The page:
But Valdez had slipped away again — this time across the Gulf of Mexico.


Salt water sprayed Valdez as a 36-foot speedboat's three 400-horsepower engines sliced through the swells along the Yucatán Peninsula's coastline. Valdez and two other Cubans stood guard over their prisoner.

"I'll give you $20 million if you let me go," the captive begged. The Cubans ignored him.

Raonel Valdez stole $2.8 million in gold from George Villegas (above).
Marta Xochilt Perez
Raonel Valdez stole $2.8 million in gold from George Villegas (above).
Raonel Valdez slipped through the cracks of a broken justice system, says private investigator David Bolton.
Miami-Dade Corrections
Raonel Valdez slipped through the cracks of a broken justice system, says private investigator David Bolton.

About 40 miles off the coast of Cuba, the captain turned off the motors. He radioed his contact, a Fort Lauderdale-based DEA agent named Vincent Williams. About 20 minutes later, a U.S. Coast Guard cutter met up with the Cubans, who handed over their hostage.

Valdez and his goon squad were feeling good. They expected a huge payday after pulling off an operation notable for its sheer audacity and its support from Uncle Sam. Instead — if Mexican newspapers, TV journalists, and a former DEA agent are to be believed — the scheme turned into a fiasco.

The brazen crime began when Valdez and a crew of Cuban human traffickers based in Cancún were recruited to pull off a daring mission, says ex-DEA agent Shedd. "These gangsters have loose affiliations with one another," he says. "Sometimes they work together. Sometimes they don't."

It is not clear precisely when Valdez arrived in Cancún, but several Mexican news outlets reported state police had arrested him, a smuggler named Adam Meza, and seven other Cubans on October 23, 2010, on human smuggling charges. Francisco Alor Quezada, the attorney general for the state of Quintana Roo, told reporters the Cubans were part of a ring transporting migrants on a speedboat that had been stolen from a Marathon dock three months earlier.

After cops arrested Meza, who is dark-skinned and sports a faux Mohawk, he led police to a hotel room where the migrants were stashed. The stolen 33-foot Hydra-Sports craft was docked outside. Later that afternoon, Valdez drove up to the hotel with a man dressed in a Mexican federal police uniform. They were both taken into custody. "They were all charged with human trafficking," Quezada told reporters. "Unfortunately, Meza and Valdez bribed a prison guard to get them out before they could stand trial."

Details of what came next are laid out in an extraordinary TV interview that aired August 3, 2011, on Univision. In it, two of Valdez's alleged accomplices relayed their wild tale for reporter Gerardo Reyes.

Looking to claim a $5 million reward, the Cubans hatched a plot to nab Heriberto Lezcano Lezcano, then the head honcho for Los Zetas, the brutal Mexican cartel started by corrupt former special forces soldiers. Meza and the alleged mastermind, who remained anonymous in Univision's interview, told Reyes they wanted to tell their story because the DEA stiffed them on the bounty.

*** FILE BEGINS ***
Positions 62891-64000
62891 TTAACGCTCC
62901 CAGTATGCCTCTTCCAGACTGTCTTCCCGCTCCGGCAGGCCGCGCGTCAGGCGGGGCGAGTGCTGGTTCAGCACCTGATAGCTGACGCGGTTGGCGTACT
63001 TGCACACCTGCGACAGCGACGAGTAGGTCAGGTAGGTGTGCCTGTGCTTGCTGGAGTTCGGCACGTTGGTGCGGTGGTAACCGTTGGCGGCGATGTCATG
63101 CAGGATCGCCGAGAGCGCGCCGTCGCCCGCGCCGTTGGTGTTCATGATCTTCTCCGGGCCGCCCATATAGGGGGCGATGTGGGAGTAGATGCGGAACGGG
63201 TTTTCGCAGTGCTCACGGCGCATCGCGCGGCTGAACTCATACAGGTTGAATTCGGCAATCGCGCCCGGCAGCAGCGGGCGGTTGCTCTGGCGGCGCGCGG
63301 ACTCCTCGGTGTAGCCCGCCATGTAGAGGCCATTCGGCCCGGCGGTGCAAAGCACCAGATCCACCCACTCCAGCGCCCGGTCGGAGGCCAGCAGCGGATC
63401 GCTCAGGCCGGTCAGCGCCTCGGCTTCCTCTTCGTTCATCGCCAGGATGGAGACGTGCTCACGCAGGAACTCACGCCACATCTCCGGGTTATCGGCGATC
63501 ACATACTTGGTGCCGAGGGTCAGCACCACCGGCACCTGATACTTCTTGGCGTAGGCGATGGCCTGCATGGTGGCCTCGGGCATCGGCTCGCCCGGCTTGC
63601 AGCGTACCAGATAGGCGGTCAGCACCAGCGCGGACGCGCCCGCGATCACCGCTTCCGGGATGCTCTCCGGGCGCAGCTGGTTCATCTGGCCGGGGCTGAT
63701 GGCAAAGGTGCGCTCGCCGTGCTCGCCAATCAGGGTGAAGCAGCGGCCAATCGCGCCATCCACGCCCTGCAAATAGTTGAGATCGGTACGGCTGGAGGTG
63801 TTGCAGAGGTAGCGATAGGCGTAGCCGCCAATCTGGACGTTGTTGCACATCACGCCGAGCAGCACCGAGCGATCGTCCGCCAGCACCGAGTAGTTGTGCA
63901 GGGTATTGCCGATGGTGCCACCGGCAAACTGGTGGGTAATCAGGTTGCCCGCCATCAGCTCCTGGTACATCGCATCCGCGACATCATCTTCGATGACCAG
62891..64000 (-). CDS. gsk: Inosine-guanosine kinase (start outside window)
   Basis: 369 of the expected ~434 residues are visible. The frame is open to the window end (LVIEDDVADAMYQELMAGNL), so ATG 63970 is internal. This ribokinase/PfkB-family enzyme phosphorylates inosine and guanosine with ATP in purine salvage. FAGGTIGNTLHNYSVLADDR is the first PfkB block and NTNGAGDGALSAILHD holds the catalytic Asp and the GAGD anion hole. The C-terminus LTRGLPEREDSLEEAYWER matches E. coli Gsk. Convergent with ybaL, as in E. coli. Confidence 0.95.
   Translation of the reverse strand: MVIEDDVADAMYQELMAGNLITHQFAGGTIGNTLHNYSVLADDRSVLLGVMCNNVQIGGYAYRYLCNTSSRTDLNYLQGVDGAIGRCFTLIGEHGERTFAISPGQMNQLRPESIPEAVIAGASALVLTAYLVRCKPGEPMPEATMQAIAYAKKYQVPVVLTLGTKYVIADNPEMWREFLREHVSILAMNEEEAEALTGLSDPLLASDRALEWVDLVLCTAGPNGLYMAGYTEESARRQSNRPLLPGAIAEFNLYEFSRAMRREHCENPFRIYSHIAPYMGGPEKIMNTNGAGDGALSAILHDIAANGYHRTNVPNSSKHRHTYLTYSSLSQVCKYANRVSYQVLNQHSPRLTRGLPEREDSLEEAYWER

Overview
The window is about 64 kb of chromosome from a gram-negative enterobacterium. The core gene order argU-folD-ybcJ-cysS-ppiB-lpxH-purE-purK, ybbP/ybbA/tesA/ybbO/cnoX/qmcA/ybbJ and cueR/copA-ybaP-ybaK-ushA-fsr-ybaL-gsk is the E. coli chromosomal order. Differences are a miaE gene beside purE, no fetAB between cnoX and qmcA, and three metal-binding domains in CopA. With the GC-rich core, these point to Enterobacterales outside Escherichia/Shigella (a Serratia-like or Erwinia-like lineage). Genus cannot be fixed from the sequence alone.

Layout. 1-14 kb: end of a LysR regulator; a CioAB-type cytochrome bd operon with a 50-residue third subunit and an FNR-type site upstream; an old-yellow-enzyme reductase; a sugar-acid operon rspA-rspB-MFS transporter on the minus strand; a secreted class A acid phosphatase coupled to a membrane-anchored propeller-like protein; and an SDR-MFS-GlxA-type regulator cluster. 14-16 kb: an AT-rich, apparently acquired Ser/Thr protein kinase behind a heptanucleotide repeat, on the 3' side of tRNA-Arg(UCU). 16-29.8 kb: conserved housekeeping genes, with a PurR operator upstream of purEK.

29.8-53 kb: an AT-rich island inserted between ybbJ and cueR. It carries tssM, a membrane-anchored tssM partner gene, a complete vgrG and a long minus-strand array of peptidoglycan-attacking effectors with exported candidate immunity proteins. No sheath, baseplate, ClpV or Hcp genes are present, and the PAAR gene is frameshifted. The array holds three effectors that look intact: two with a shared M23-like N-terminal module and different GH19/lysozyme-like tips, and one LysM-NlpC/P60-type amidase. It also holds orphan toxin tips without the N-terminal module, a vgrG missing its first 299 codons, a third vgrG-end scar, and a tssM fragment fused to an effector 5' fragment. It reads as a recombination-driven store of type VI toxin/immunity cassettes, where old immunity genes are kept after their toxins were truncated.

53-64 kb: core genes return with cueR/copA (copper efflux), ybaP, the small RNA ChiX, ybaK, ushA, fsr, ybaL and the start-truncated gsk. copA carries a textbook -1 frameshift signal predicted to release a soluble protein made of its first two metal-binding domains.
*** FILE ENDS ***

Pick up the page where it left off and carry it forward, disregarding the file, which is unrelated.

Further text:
The anonymous ringleader described how it took more than a year for his crew, including Valdez, to infiltrate the Zetas. They gained the cartel's trust by organizing five drug deals. During one of those deals, they met the man they claimed was Lezcano. They also provided emails they say came from Williams, the DEA agent, in which he discussed when to make their move as well as the $5 million reward.

The ringleader told Reyes it was a harrowing mission. "It wasn't easy at all to gain their trust," the man said of Los Zetas. "We had to be very careful and patient."

The men were hazy about exactly how they snatched Lezcano — a man whose torture methods earned him the nickname "the Executioner." But in early July 2011, they said, they manhandled him onto the boat and sped away to rendezvous with the DEA. As they motored across the Gulf with their captive, Williams radioed that a P-3 Orion surveillance craft was tracking their position. "I can't see the plane," the ringleader recounted. "Williams told me: 'Don't worry — they see you.' "

That's how the U.S. Coast Guard cutter found them, the anonymous leader told Reyes. When the Cubans boarded the cutter and turned over their hostage, Williams exclaimed, "It's not him. It's not Lezcano." The DEA refused to pay up.

But Meza told Reyes he was certain they got the right guy because within days of the kidnapping, the DEA and Mexican national police nabbed several high-ranking Zetas. "Lezcano must have told the DEA where to find them," Meza insisted.

The story, which received wide play in the Mexican media, is difficult to verify. At least one cartel expert doesn't believe the bold kidnapping happened as the men described it on television. "I don't find them credible," says J. Jesús Esquivel, a correspondent for Mexican magazine Proceso and author of the book La DEA en México.

He notes the DEA is more likely to use Mexicans, Colombians, or Central Americans as confidential informants than Cubans. "The Cuban criminal organizations are on the periphery as far as doing business with the cartels," Esquivel says. "They are not directly involved in cartel activities."

What's more, a year after the operation, on October 7, 2012, the Mexican government reported that Lezcano had been killed in a police shootout in the state of Coahuila.

But Shedd, citing his contacts in the DEA, says he believes Valdez and his crew definitely kidnapped someone high in the Zetas' leadership and then delivered him into U.S. custody. "It wasn't Lezcano," he says. "But it was someone important who is probably now in the witness protection program."

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